You’re constructing your product strategy. You know your purpose. You know how to identify bad strategy. And you know the kernel of a good strategy: start with the diagnosis, move on to the the guiding policy, and plan a set of coherent actions. Let’s continue to follow Richard Rumelt and dig into the guiding policy. Quote from Good Strategy, Bad Strategy:
“The guiding policy outlines an overall approach for overcoming the obstacles highlighted by the diagnosis. It is “guiding” because it channels action in certain directions without defining exactly what shall be done.
“A good guiding policy tackles the obstacles identified in the diagnosis by creating or drawing upon sources of advantage. Indeed, the heart of the matter in strategy is usually advantage. Just as a lever uses mechanical advantage to multiply force, strategic advantage multiplies the effectiveness of resources and/ or actions. Importantly, not all advantage is competitive.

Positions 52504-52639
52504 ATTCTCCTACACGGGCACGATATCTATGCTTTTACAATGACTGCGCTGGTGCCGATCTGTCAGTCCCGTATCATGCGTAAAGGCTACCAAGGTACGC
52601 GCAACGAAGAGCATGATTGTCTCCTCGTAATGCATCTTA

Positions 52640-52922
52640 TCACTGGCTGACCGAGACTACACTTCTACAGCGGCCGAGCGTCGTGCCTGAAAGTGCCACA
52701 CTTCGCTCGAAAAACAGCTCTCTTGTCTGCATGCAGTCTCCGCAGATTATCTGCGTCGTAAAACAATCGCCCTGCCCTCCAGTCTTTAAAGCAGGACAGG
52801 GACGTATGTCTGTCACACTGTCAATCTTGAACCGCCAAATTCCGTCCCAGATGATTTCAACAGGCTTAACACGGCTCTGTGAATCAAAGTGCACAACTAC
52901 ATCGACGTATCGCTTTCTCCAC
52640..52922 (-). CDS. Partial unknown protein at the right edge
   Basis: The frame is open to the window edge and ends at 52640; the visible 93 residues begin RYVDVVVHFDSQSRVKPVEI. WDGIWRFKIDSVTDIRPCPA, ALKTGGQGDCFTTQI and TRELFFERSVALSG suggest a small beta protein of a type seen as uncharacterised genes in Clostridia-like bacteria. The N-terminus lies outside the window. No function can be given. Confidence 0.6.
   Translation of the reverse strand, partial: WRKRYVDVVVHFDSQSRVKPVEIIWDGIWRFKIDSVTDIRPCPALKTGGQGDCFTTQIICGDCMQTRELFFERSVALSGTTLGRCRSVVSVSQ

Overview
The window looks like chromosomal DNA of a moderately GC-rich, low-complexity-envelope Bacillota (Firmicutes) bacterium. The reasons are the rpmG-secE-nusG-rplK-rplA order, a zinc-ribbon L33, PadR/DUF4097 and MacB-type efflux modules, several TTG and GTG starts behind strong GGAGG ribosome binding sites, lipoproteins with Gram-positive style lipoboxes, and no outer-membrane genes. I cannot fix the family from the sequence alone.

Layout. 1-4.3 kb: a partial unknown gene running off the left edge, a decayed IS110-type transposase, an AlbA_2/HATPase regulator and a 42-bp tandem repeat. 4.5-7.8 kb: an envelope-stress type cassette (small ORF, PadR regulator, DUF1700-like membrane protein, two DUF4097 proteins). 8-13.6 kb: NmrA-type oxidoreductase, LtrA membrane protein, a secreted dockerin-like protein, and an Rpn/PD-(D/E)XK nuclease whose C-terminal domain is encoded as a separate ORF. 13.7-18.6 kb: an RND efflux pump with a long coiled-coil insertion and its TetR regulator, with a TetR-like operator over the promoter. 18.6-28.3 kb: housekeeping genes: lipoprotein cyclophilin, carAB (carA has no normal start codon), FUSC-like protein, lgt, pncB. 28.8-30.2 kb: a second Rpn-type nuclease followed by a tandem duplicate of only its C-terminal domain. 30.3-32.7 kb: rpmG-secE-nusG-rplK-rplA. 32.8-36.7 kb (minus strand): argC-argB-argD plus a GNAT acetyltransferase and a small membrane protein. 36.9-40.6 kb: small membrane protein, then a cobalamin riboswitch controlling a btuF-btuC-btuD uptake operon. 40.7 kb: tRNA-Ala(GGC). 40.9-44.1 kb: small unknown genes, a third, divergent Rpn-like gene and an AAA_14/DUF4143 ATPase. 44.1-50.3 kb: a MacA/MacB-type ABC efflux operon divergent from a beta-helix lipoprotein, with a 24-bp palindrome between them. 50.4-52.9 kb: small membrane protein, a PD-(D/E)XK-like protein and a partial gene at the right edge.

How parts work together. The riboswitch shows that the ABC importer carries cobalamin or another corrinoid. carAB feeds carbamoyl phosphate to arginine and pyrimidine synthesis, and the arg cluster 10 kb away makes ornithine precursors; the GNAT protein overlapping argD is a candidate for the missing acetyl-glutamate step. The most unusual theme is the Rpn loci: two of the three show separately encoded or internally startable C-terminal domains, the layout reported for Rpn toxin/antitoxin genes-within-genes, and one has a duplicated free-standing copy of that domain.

“A guiding policy creates advantage by anticipating the actions and reactions of others, by reducing the complexity and ambiguity in the situation, by exploiting the leverage inherent in concentrating effort on a pivotal or decisive aspect of the situation, and by creating policies and actions that are coherent, each building on the other rather than canceling one another out.
“There was no way to establish that this particular guiding policy was the only good one, or the best one. But, absent a good guiding policy, there is no principle of action to follow. Without a guiding policy, Stephanie’s actions and resource allocations would probably be inconsistent and incoherent, fighting with one another and canceling one another out.”